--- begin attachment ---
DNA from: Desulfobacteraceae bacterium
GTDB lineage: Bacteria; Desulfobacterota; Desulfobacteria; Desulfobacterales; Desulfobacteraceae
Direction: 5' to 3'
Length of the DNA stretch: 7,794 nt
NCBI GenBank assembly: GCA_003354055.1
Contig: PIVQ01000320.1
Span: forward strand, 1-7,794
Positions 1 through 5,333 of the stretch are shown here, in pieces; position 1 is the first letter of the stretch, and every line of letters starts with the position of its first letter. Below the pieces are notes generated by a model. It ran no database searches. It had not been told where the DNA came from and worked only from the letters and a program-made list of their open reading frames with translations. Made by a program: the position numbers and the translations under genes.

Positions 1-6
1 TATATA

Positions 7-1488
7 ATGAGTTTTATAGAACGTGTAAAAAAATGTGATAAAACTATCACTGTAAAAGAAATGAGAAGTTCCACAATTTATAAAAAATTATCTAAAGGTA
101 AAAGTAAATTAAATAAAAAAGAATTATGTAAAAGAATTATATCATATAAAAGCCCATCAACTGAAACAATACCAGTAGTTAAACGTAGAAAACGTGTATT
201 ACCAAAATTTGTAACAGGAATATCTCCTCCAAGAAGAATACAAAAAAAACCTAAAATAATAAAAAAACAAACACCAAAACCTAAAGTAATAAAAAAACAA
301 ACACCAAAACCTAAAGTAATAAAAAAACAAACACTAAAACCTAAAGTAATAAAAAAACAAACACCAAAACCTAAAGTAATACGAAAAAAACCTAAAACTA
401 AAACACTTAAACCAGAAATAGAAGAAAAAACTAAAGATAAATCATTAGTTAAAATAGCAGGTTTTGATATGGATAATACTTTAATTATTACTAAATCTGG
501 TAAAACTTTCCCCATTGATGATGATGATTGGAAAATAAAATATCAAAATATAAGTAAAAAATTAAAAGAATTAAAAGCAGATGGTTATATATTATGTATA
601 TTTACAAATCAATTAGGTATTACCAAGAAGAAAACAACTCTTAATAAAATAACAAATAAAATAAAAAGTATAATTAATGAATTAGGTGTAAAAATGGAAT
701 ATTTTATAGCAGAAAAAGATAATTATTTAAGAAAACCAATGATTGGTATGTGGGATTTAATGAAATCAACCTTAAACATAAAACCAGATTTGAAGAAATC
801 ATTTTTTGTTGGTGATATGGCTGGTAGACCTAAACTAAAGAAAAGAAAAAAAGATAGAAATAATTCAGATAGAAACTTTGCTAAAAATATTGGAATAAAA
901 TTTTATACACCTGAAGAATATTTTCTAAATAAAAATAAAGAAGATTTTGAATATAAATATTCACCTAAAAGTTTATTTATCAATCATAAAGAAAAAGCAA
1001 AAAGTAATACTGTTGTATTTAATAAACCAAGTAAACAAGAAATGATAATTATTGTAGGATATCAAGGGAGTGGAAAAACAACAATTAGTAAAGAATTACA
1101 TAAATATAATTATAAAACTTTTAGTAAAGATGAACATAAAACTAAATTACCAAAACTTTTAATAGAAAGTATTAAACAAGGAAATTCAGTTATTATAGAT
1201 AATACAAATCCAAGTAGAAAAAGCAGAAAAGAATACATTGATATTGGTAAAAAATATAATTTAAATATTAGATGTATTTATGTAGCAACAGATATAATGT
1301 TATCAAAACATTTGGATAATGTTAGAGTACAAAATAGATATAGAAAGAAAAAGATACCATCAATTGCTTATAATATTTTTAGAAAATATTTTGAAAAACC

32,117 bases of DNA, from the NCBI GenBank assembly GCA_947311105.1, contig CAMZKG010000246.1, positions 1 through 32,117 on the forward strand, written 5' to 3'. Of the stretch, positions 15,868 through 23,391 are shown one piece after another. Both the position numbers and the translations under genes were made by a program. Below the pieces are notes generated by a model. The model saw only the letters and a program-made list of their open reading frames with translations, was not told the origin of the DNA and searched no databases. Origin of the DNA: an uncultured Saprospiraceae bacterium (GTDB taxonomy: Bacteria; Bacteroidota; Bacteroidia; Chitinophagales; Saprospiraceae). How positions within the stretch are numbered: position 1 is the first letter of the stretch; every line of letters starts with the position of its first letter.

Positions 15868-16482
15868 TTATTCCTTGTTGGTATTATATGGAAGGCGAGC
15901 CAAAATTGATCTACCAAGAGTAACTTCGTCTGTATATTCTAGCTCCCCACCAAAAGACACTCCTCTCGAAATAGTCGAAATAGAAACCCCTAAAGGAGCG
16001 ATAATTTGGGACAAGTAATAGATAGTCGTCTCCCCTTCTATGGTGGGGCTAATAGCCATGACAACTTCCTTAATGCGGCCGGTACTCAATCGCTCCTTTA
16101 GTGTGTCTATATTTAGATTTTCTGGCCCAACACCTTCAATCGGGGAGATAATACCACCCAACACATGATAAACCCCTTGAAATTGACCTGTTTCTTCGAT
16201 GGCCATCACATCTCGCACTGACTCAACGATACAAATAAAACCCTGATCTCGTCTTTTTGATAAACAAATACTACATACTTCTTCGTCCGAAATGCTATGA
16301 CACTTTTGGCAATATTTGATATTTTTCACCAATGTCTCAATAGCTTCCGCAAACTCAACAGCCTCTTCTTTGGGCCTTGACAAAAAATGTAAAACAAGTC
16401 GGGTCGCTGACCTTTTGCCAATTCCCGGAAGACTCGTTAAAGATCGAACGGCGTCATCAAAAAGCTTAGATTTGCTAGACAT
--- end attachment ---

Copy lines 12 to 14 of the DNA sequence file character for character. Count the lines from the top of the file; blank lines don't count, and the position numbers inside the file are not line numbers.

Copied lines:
7 ATGAGTTTTATAGAACGTGTAAAAAAATGTGATAAAACTATCACTGTAAAAGAAATGAGAAGTTCCACAATTTATAAAAAATTATCTAAAGGTA
101 AAAGTAAATTAAATAAAAAAGAATTATGTAAAAGAATTATATCATATAAAAGCCCATCAACTGAAACAATACCAGTAGTTAAACGTAGAAAACGTGTATT
201 ACCAAAATTTGTAACAGGAATATCTCCTCCAAGAAGAATACAAAAAAAACCTAAAATAATAAAAAAACAAACACCAAAACCTAAAGTAATAAAAAAACAA